Thursday, January 11, 2007

Beyond Apple's iPhone

Steve Jobs' unveiling of the new Apple iPhone has created a lot of buzz in the past couple days. It definitely has the coolness factor that Apple is known for. This breakthrough design has the potential to literally change the face of mobile phones forever. But I think that the announcement of Apple's iPhone ultimately has more to do with the future of electronics and appliance user interfaces than the immediate splash of the iPhone.

I can easily imagine Apple’s MultiTouch soft interface being applied to numerous devices. Current devices’ hard-wired interfaces dictate that the funcionality be buried in a deep heirarchy requiring the user to maintain a mental map of arcane key combinations to access specific specific features.

The OS X/touch-sensitive screen/MultiTouch user interface trifecta enables a wide, shallow interface in which the map IS the territory. There is no need to memorize shortcuts. This alone eliminates the eternal “flashing 12:00″ syndrome that plagues current electronics and appliances.

An iPhone-style interface enables so much more access to multiple functions than is currently available. Combined with the emerging technology of e-paper, inexpensive and easily read panels would enable a highly simplified approach to interaction with complex tools. A pressure-sensitive tablet could have an embedded e-paper screen that displays its control panel. The user would download and update the driver directly to the tablet. Changes would be reflected in the updated control panel.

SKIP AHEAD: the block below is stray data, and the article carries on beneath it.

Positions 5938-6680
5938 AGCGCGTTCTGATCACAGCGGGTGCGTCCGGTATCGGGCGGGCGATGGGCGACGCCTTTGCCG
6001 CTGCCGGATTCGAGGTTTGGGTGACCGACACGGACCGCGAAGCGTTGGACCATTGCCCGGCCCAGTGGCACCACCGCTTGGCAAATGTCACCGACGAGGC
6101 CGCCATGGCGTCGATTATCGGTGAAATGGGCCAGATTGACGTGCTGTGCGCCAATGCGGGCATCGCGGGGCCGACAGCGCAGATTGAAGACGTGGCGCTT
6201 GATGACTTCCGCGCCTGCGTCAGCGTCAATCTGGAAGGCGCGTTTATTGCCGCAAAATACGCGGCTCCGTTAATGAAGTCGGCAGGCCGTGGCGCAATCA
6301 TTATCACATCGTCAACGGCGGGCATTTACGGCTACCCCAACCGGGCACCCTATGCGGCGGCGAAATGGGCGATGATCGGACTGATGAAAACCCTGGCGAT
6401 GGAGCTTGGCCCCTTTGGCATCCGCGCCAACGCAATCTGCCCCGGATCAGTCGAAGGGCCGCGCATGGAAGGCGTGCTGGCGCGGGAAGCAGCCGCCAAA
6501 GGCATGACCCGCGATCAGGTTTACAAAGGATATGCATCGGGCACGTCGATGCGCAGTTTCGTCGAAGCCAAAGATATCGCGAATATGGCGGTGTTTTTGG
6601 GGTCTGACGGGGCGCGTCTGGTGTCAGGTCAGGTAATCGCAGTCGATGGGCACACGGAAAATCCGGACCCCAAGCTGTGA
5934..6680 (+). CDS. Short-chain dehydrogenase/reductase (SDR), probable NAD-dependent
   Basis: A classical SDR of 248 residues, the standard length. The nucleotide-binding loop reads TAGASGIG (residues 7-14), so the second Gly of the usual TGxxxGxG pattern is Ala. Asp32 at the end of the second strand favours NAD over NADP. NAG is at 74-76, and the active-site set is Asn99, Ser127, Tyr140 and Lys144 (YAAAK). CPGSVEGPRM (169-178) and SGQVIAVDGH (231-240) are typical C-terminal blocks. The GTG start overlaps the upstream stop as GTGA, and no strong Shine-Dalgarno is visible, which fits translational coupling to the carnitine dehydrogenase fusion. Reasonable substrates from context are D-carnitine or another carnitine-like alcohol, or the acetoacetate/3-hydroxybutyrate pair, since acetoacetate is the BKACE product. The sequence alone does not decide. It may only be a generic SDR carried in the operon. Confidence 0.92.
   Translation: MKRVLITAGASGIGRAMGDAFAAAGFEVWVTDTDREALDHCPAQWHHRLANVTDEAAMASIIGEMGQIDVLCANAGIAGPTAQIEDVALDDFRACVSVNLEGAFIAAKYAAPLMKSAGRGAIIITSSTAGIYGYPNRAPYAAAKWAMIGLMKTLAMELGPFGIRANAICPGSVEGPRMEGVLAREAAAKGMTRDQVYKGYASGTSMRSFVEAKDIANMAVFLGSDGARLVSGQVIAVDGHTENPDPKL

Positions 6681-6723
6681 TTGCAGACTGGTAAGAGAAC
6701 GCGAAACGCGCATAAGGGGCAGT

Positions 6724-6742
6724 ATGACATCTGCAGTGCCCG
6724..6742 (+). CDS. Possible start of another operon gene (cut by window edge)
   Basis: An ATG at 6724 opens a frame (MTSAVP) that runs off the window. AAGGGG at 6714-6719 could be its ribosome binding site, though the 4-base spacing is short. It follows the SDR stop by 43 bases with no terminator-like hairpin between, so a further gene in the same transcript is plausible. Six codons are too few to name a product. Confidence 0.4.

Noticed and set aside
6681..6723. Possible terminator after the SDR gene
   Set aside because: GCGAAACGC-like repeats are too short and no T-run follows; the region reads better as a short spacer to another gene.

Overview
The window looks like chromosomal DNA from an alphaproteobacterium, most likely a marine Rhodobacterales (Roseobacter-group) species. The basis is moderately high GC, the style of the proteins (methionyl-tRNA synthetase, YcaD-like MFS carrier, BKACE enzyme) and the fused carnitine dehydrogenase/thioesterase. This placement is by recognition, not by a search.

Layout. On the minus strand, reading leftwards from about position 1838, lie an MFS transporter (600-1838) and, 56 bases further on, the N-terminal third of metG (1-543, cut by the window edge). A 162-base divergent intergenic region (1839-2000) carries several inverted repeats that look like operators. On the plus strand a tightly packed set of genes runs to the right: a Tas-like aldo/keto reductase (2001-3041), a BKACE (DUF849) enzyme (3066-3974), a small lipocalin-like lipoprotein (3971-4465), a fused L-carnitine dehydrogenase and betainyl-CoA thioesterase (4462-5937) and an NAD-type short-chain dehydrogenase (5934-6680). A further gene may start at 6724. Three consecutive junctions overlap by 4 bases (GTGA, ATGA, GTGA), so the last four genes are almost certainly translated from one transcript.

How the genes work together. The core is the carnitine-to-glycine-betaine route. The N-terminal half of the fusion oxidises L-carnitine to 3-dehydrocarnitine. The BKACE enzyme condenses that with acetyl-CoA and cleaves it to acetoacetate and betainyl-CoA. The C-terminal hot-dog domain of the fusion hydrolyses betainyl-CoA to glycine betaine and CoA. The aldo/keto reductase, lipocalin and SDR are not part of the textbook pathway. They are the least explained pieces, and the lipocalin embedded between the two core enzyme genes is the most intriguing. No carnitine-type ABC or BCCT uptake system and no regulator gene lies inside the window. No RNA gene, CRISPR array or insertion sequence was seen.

Imagine accessing the user manual of an electronics device such as a video recorder or an appliance like a refrigerator. All that would be needed is an embedded chip in the device and a handheld reader with an interface similar to the iPhone. Place the reader in proximity to the device and you're reading the manual. Send it to a printer for a hardcopy.

I predict one day we'll look back and wonder how we managed prior to Apple’s grand contribution.

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